I started cutting my hair in the second year of college. Nascent tingles of frugality seemed to start that year, and I was looking for a way to save time and money. Buzzing my own hair solved both, as I probably saved $10-15 every time.
Going on my 7th year (and hundreds in savings), I can’t help but notice how many phases I’ve gone through. My hair’s been slicked back, spiked up, buzzed off, and everything in between. I’ve experimented and built up some skills over the years. Each style gives me a different drive.
Ostensibly, based on every kind word I’ve ever received, I look good when my hair is in between that spiky and slicked-back phase. It kind of has a natural tousle. I feel more confident “wearing” that haircut, too. If anything, this is the look I like when I’m dating.
But today, with buzzers in hand, I debate — once again — whether I should buzz it all off. It’s like hitting the reset button on my head — physically and emotionally. Instantaneously, I look like a Marine reporting for basic training. I don’t know that the style suits anyone, but it’s simple to maintain. Rinse off and you’re ready to go.
Each time I cut my hair, I’m forced in front of a mirror for long periods. I scan over every area of my scalp, and trim the sides by hand. It takes careful precision and patience. What starts out as necessary often becomes obsessive.
I start to see how I’ve changed and aged over the years. I didn’t look like this 7 years ago. I didn’t have fraying sides or a mysterious patch in the back when I first started. My hair was darker, too.
Stand in front of a mirror for any length of time, and my eyes begin to pour over every fault. The extraterrestrial divots of bad acne, the crease of a scar from childhood, and discoloration speck sit atop my face. History via epidermis.
I can’t help but notice, and wonder how to “fix” myself. My consciousness asks, “How can I improve this person in front of me?” Briefly, nearly every time, I think about who I want to be and how this physical presentation has aged in strange, foreign ways. Frankly, resisting it is what I’d like to do.
When I think about why I ask these questions and try to improve my physical features, I come back to the same conclusion: I want to be attractive. I want people to like me. I want to be able to date freely, and not have some strange physical feature that makes me stand out too much — that makes me “odd.”
As I probe my mind for why I think this way, I can’t help but reflect on a culture that encourages us to age slower, and if worst comes to worst, reverse it. We value youth and agelessness. Even more, we seem to be quick to ostracize those who are… different.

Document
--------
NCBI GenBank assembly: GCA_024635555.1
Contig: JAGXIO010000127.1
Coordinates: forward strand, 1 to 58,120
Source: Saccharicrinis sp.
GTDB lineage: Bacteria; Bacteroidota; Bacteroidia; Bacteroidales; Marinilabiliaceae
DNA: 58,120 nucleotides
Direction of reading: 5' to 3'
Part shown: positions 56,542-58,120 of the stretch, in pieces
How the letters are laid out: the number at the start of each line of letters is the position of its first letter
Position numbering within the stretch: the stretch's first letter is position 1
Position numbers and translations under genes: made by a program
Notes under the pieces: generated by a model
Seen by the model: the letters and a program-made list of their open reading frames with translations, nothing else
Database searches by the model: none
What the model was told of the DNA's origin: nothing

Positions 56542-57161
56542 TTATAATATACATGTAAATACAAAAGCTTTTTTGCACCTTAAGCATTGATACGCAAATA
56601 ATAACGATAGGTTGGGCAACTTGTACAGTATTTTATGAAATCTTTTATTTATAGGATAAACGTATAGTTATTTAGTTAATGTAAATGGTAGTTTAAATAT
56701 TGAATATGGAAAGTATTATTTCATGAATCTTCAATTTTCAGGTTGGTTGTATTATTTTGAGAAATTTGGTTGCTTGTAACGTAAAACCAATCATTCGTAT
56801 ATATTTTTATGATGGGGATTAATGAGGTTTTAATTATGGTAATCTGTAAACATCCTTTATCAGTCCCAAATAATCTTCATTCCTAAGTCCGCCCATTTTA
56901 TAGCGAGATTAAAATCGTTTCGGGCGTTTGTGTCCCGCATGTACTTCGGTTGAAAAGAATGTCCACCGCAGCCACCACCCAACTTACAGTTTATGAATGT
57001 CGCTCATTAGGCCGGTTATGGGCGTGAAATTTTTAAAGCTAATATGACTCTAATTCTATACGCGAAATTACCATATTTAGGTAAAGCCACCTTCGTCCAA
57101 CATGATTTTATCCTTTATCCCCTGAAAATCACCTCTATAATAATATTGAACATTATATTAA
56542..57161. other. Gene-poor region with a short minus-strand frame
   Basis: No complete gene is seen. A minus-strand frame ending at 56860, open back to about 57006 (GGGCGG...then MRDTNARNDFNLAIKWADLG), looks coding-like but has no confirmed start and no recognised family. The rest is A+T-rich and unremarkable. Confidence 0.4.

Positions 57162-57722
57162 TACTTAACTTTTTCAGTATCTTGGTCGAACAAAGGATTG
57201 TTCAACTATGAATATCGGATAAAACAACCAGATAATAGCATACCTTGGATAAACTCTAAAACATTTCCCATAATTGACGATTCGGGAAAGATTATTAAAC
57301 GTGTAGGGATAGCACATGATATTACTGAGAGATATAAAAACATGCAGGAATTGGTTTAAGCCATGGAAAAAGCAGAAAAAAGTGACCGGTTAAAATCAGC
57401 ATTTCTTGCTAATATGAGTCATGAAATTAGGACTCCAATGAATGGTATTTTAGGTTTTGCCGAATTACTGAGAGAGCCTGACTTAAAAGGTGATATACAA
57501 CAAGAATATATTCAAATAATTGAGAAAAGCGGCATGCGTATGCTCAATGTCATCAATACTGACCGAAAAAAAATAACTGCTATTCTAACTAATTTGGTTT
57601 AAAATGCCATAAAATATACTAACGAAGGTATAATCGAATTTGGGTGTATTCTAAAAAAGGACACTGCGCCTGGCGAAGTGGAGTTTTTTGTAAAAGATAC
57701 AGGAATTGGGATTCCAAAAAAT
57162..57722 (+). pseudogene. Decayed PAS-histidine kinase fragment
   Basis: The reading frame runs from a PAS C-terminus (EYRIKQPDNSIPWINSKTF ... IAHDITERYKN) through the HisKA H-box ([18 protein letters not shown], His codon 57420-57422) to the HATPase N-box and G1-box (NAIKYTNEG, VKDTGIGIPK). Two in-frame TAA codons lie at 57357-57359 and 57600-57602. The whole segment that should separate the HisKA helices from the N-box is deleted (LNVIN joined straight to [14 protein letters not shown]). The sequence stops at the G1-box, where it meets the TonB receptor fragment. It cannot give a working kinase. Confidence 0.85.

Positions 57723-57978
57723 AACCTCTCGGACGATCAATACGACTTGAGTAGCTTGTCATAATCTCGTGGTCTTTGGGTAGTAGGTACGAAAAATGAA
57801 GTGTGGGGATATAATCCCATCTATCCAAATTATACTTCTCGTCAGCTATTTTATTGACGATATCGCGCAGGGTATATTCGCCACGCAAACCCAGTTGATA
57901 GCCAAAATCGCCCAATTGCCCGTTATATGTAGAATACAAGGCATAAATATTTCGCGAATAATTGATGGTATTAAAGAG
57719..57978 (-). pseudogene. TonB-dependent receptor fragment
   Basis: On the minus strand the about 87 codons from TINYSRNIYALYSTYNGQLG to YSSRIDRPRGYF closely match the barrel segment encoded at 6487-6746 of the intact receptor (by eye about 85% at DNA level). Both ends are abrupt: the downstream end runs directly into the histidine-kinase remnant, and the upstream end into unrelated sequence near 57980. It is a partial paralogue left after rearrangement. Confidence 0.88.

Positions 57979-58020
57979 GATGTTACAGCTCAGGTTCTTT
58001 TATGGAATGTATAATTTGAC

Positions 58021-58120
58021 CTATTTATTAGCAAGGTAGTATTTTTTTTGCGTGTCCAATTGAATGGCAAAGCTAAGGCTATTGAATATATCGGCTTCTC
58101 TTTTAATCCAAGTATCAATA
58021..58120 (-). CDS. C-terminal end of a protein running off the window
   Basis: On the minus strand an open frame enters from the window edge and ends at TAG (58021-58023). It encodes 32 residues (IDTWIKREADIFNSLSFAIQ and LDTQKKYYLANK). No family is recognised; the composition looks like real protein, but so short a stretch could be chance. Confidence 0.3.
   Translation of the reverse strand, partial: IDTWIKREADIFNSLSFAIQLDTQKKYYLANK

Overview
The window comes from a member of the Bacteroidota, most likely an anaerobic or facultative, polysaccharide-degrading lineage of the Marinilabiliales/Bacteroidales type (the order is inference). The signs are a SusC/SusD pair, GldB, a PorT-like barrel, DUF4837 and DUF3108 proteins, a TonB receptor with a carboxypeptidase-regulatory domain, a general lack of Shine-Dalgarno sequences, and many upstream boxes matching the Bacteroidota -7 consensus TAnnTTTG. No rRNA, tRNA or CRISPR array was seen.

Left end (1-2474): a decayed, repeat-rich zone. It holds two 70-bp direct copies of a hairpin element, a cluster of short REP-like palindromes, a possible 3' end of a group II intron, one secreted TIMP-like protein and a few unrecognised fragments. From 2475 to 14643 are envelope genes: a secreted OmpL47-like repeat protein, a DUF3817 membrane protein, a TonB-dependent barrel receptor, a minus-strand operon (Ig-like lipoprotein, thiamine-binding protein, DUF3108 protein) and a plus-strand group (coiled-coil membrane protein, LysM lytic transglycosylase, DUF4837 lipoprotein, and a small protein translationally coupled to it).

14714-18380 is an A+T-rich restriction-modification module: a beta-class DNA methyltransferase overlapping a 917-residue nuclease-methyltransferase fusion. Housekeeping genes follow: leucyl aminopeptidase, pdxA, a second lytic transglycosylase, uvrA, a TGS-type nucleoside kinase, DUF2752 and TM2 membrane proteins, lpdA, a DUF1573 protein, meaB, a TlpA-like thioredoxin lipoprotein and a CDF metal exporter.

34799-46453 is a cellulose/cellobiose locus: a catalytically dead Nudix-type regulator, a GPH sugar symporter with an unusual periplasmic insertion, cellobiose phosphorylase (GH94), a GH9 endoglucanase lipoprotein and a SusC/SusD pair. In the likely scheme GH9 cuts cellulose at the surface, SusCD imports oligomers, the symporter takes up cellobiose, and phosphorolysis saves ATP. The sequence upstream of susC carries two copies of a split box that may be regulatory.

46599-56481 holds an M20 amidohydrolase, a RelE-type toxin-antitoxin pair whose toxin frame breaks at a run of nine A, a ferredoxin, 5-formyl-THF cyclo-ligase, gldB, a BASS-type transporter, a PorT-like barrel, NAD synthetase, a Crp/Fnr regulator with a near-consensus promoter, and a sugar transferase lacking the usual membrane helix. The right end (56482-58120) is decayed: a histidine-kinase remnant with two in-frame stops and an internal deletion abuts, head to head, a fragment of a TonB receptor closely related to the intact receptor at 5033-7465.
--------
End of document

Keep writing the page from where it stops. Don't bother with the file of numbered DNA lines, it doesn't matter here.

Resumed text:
It’s in the resistance to aging that things seem to go awry. Suddenly, we spend countless dollars on creams, ointments, and cleansers to freshen our bodies. The average markup on cosmetics is about 78 percent. We’re desperate for something that once was us.
I hate to admit this, but I’ve already purchased many of said products before. There was a tanning cream when I was younger, with the hope of making me less pale and gaunt. All it did was make me look more like an oompa loompa. There were tens of creams and remedies and medicines for acne. They just made my skin red like a Skittles package. I went through expensive scar reduction bottles. And then those whitening strips that bleached my teeth to unnaturally white levels.
It went beyond youthfulness, as I wanted to be good enough — to be worthy of attention. The only way I knew how to make that happen was by spending money. There was one colossal problem: this was money I didn’t have, as I was using student, car, and credit loans to finance these adventures in attractiveness. My debt grew with this desire for outer worth.
$10, $20, $30, $40, and $50 at a time, the money drained out of my pockets and into the coffers of beauty and “hygiene” companies. I can’t imagine how much I spent on these products in total, and part of me is thankful to be without an amount. Just imagining how that money could help me and others causes my gut to wrench.
Most of us can logically say that change is inevitable, and resistance is futile. But that’s the tough part, beauty, attraction, and youthfulness are powerful, emotional drives. They push psychological buttons that aren’t rational. Before we know it, we can virtually or physically pull out our wallets and let corporations take us for all we’re worth. Stopping time is expensive, isn’t it?
I slap on a 2 clip and flip the switch. The gentle vibrations hum up my arm, and the sound of a little lawnmower ignites. Momentarily, I hold the buzzer up and wonder if I should do it. Do I really want it to be so short, simple, and plain?
It’s not till the first clump falls off my head and into the sink that I realize what motivates me to do this. I’m saying no to the system that says beauty looks one way. I’m saying no to products that would wash, condition, and spike my hair. I’m saying goodbye to resistance. I’m saying hello to fault, age, and the very probable/highly likely/I-don’t-know-how-it-won’t-happen chance that this hair won’t always be here.
It’s practice for the big day.